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“Blood test finds 50 types of cancer” – we had taken this route before |

Sloppy, incomplete, scruffy coverage of screening tests is one of the most clearly identified problems in health reporting – something has exposed countless times over the past 15 years.

In a press release 22 days ago for public relations – from a “health care company whose mission is to detect cancer early” – study results were touted that, according to the company, the “The ability to detect more than 50 types of cancer with a single blood draw could transform cancer screening as a complement to existing screenings. ”

There’s a lot to unzip from this type of claim, and I haven’t seen any coverage that did this. There may have been some that I haven’t seen.

This week, The Guardian has drawn the ire of many watchers on social media and the email lists I follow.

The Guardian reported, “It correctly identified when cancer was present in 51.5% of cases across all stages of the disease, and only 0.5% of the cases misdiagnosed cancer.” Numbers mean to the patient. The test’s 51.5% sensitivity – its ability to find cancer when cancer was present – means that nearly half of patients with cancer who would have the test done would not detect their cancer this way. In patients with early-stage cancer – the kind one would want to catch with an effective screening test – the sensitivity was much lower. The test had a sensitivity rate of less than 17% for stage 1 cancer and a sensitivity rate of 40% for stage 2 cancer. in the journal article in which the study results were published, tried to downplay the relevance of the sensitivity statistics. But the coverage I saw went around the entire sensitivity issue.

There was also no truly independent perspective in the story. It read like a PR message. Finding healthy skeptics wasn’t difficult on social media either.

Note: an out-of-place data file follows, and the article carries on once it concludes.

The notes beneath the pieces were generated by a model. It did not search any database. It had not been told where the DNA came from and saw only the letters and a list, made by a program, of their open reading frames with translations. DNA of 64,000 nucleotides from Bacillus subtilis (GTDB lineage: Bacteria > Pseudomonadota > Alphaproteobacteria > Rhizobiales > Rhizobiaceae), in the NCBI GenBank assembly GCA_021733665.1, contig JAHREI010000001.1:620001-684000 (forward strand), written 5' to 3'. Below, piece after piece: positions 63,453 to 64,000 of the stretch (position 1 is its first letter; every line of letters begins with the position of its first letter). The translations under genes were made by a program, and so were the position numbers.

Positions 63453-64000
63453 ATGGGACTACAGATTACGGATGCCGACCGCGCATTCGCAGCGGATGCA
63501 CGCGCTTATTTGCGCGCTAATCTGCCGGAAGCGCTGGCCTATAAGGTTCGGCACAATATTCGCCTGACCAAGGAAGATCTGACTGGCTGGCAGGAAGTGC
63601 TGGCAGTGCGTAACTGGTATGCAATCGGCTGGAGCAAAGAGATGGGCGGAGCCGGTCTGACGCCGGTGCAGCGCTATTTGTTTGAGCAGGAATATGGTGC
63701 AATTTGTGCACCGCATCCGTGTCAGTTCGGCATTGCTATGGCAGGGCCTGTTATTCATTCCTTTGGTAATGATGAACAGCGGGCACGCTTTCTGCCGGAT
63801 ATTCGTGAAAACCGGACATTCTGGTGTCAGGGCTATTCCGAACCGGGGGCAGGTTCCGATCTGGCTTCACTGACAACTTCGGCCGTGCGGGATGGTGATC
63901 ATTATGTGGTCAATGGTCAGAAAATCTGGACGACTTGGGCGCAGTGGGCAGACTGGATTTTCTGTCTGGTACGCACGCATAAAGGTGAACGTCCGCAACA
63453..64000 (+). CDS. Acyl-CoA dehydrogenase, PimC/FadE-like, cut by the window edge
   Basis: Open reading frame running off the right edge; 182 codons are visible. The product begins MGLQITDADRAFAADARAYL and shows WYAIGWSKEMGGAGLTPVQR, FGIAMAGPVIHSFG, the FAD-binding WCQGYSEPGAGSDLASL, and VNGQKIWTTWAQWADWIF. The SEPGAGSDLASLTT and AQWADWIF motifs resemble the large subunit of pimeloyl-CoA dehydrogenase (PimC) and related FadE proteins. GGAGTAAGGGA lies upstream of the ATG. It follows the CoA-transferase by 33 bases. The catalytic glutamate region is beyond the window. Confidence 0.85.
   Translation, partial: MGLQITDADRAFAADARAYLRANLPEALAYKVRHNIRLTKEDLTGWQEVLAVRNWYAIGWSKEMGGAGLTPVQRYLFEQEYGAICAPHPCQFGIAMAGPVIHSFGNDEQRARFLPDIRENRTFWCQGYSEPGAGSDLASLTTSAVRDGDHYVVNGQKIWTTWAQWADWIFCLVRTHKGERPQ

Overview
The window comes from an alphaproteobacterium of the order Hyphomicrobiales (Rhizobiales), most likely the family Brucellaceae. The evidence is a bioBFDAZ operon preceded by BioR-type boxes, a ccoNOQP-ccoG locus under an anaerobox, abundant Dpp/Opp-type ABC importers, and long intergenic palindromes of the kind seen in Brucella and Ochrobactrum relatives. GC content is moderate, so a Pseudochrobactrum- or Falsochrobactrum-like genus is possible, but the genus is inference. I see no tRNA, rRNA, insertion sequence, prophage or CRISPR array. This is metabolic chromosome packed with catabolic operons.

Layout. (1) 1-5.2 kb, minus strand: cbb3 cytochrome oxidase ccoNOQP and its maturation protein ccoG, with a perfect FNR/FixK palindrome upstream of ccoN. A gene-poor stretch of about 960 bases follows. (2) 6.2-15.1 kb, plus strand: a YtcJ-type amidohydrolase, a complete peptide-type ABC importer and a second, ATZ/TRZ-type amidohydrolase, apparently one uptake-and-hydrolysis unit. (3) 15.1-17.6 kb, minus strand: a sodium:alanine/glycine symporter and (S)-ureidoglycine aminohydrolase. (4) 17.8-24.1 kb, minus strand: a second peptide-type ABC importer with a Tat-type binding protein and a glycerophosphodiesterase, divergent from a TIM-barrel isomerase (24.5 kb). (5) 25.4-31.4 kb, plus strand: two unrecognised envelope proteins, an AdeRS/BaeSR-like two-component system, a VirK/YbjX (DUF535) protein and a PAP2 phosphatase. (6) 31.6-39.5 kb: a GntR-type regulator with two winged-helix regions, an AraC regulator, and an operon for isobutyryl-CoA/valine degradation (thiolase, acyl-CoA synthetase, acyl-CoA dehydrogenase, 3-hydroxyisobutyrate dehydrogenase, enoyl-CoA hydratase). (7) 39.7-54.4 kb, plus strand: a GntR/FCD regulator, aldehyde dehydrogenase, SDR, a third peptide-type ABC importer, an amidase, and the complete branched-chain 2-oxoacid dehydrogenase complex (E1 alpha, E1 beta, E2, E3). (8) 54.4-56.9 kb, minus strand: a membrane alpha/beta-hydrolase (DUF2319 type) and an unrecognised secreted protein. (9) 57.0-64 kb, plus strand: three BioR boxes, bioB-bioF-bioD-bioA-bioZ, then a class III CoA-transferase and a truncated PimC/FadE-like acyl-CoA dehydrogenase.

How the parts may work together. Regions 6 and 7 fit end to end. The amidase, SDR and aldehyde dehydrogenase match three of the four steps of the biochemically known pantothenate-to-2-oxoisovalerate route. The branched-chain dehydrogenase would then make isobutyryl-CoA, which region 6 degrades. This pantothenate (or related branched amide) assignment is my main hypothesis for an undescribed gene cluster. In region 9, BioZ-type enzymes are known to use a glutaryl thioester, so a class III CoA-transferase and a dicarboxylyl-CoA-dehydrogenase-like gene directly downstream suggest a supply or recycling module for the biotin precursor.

Doctor Susan Bewley busted The Guardian on Twitter:

Another British doctor took just one word to respond to the news:

In the US, cancer specialist Dr. Kevin button:

The guard was not alone; You can find dozens of unquestioning stories online.

Let me make that clear: as Dr. Bewley suggests there are potential benefits but inevitable harm to having mass screening done. Any journalist or news organization who writes about screening tests must discuss these tradeoffs.

Since we’ve written so much on the subject, we have an introduction that journalists and the general public should know –

Understand medical tests: sensitivity, specificity, and positive predictive value

Just take a look back at our archive of bad media news about cancer blood tests … universal blood tests … “simple” cancer blood tests. You will see the damage that wrong communication with the public can do.

When I looked up The Guardian’s story, I saw that this week this story was also published:

The Guardian allowed one study author to claim that this “confirms … that drinking coffee protects against severe liver disease”.

Later the story turned around. It took 11 paragraphs – or 365 words – of the Guardian to reveal:

However, the study has limitations, including the fact that it cannot prove that coffee itself reduces the risk of chronic liver disease, while participants were only asked about their coffee drinking habits at one point in time.

Confirmed Coffee Is Protective? Or can’t you prove that coffee reduces the risk? You can’t have both.

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